B&W, 1967, 104m.
Directed by Khwaja H. Sarfaraz / Starring Habib, Deeba
Mondo Macabro (US R0 NTSC)

Ever since F.W. Murnau ticked off Bram Stoker's estate by turning Dracula into the not-terribly-well-disguised Nosferatu, that immortal vampire novel has been twisted and turned in almost every country capable of producing motion pictures. The tradition continued in Pakistan which turned out one of its rare forays into gothic horror courtesy of Zinda Laash, or as it's now known in English, The Living Corpse. The perplexing opening finds a determined scientist, Professor Tabani (Rehan), furiously toiling away in his laboratory amidst beakers and Bunsen burners. Soon he's concocted a potion capable of conquering "death's domain," which he tests out by promptly swallowing his creation... and dropping dead on the spot. Luckily his buxom assistant finds him soon enough to get his body shuffled down to the crypt, where he's left uncovered long enough for him to rise again from the grave and put the bite on the poor lass. Flash forward to the journey of Dr. Aqil (Habib), a weary traveler who decides to stop for the night at a desolate mansion known to be haunted. The host turns out to be Tabani, now in full vampire-cloak regalia, who offers him a room where he will prove easy prey. That night Aqil is lured downstairs by the lure of the vampire bride, who seduces him into a fanged clench by performing a swinging go-go number. Really. With the poor doc now in vampiric clutches, it's up to his brother and friends to track down the fiendish villain who has decided to leave his home and feed on the local populus.

Though structurally indebted to Hammer's 1958 adaptation (and its first sequel), this fascinating exercise lifts many of its visual flourishes from the Universal classics and similar monochromatic offshoots like the Mexican monster films of the 1950s. The fusion of mad scientists, musical numbers, car chases, baby scarfing, and groovy music makes for a wholly unique experience, not unlike what a particularly imaginative child might come up with on a sugar rush after reading a comic version of the Stoker tale. Most of the horror elements are fairly tame by today's standards and certainly pale next to some of the other Eastern horrors unleashed in subsequent decades, but the gothic mood is skillfully maintained thanks to some very skillful, nicely composed camerawork and lighting. Though unknown today, the film was apparently strong enough to incur the wrath of the local censor board, who eventually allowed it to be screened for a adult audiences only (a rarity in Pakistani cinema, according to the supplements). Presumably the plentiful neck-biting and cleavage were enough to pull in the audiences and shake up the powers that be; one can only imagine the reaction if the filmmakers had followed through on the implications of the opening scene and gone with a Frankenstein adaptation instead. In any case, it's a respectable adaptation all around; the familiar vampire-hunting climax is pulled off her with real panache, including some startling imagery (the sunlight bit) and one perfectly timed jolt.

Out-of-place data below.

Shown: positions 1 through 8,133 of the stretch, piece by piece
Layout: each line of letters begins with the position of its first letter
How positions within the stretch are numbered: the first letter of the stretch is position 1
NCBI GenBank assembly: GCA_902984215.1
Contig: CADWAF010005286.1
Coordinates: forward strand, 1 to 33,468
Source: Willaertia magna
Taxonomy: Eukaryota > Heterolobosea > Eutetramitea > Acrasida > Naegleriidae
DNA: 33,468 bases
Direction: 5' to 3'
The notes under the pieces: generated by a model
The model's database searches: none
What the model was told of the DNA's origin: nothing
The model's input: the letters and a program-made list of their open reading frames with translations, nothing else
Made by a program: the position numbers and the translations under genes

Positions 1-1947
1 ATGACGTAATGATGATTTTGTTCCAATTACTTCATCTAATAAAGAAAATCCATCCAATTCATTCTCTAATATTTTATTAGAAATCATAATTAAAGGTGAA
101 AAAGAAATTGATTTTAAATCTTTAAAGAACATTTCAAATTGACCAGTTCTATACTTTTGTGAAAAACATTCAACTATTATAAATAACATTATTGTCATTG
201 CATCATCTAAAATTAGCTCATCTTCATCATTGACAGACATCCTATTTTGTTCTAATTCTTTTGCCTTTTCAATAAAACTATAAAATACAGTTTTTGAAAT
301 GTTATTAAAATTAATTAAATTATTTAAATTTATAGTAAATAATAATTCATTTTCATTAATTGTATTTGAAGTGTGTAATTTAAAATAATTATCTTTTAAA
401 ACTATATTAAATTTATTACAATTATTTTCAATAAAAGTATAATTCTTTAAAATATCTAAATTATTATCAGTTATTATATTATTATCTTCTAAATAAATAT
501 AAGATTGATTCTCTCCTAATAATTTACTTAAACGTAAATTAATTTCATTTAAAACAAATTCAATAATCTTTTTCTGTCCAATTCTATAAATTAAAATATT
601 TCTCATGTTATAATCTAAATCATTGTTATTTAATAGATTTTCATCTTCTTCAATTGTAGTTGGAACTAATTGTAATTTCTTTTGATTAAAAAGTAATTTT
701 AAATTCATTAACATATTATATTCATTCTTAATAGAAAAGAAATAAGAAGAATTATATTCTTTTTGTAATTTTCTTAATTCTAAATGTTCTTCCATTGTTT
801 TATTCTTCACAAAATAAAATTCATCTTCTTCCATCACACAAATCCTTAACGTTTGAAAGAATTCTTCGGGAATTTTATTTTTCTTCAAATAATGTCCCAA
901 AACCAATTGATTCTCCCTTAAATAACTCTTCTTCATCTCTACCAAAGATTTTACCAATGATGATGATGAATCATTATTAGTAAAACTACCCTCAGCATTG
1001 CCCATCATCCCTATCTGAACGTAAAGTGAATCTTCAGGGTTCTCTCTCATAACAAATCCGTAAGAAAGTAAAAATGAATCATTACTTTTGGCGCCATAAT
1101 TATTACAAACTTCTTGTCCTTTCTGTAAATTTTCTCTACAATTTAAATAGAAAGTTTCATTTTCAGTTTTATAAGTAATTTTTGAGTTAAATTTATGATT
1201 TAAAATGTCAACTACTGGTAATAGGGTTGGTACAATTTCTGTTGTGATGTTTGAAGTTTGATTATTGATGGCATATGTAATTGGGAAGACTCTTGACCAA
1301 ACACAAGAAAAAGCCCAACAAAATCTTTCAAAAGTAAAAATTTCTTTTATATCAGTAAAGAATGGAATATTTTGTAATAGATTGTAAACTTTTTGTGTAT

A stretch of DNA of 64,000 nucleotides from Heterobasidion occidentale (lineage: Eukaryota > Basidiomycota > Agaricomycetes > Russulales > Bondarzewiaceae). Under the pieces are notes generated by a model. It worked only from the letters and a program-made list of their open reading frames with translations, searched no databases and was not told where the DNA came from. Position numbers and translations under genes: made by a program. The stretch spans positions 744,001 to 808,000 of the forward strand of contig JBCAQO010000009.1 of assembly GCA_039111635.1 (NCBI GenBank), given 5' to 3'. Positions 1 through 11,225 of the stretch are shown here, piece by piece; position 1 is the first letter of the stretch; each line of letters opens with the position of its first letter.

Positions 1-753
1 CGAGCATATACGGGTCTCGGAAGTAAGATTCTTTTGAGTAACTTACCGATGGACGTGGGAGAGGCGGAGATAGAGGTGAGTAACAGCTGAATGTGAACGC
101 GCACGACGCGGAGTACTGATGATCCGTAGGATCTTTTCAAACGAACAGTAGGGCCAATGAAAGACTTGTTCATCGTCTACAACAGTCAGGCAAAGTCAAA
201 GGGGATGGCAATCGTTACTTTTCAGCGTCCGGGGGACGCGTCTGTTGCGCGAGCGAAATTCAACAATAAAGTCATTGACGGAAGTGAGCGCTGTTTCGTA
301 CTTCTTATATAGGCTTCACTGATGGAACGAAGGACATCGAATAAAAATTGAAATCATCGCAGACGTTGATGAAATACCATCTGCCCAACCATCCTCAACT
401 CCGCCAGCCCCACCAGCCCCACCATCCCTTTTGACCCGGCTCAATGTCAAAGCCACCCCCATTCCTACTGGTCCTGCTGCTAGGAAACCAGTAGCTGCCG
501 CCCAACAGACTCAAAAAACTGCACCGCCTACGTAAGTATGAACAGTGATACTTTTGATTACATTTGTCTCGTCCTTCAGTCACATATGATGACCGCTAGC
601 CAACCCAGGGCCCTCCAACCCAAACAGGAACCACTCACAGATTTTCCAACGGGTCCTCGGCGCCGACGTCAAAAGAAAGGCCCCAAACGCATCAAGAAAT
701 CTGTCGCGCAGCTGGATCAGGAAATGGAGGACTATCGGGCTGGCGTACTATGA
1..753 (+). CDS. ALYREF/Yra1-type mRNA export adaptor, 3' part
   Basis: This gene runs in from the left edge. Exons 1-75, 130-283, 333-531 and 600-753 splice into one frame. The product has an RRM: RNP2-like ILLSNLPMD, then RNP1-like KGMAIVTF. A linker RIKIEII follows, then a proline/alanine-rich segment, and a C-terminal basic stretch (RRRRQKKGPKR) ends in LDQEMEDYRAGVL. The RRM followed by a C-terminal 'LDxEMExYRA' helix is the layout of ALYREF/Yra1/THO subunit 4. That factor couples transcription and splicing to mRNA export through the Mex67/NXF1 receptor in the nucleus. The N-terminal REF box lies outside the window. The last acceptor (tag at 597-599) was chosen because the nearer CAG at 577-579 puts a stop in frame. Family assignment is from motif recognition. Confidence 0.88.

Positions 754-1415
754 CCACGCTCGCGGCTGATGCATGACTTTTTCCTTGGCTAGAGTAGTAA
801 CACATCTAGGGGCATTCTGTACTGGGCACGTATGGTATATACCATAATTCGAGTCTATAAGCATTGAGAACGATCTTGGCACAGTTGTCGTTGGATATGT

Once again Mondo Macabro has salvaged a genuine curiosity from oblivion with this red carpet release, which presents a transfer from the refurbished negative. The image is pin-sharp almost consistently throughout the film, and despite a disclaimer warning about some damage which could not even be repaired with digital aid, there are only a few flawed bits worth mentioning. The picture seems to wobble and shift during a handful of scenes (including one extended warped bit around the 47:00 mark), but most of the drawbacks appear to be printing problems judging by the jagged splices and grainy outdoor/stock footage shots. Optional English subtitles are provided and seem to be both literate and smartly paced. The plentiful extras kick off with another excellent Mondo Macabro documentary, "South Asian Horror," which offers a mouth-watering look at this strain of cinema fantastique with a focus on the '60s through the '80s. Some of the films look borderline goofy or even comedic, but the avalanche of bizarre monsters, lasers, and screwy supernatural voices proves to be quite ingratiating after a few minutes. Topics covered include Pakistani action films, Hindi supernatural/musical epics, and much more. The film itself is accompanied by an audio commentary with the video label's Pete Tombs and film critic Omar Khan, who explain the cultural state of Pakistani cinema at the time, cover the censorship brouhaha it caused, explain why the vampiric lead imported his fangs from Germany, and provide some welcome context for its entire existence. Also included are an artifact-riddled trailer (which appears to be a newly created promo judging from the digital-looking text copy), a gallery of posters and stills, and another specially created featurette, "Dracula in Pakistan." Focusing entirely on The Living Corpse, this nicely crafted 12-minute piece features Habib, Rehan (who had never seen a horror film before), historian Yasin Goreja, and director Sarfaraz discussing the genesis of the film, which Habib (also the producer) initiated with great difficulty.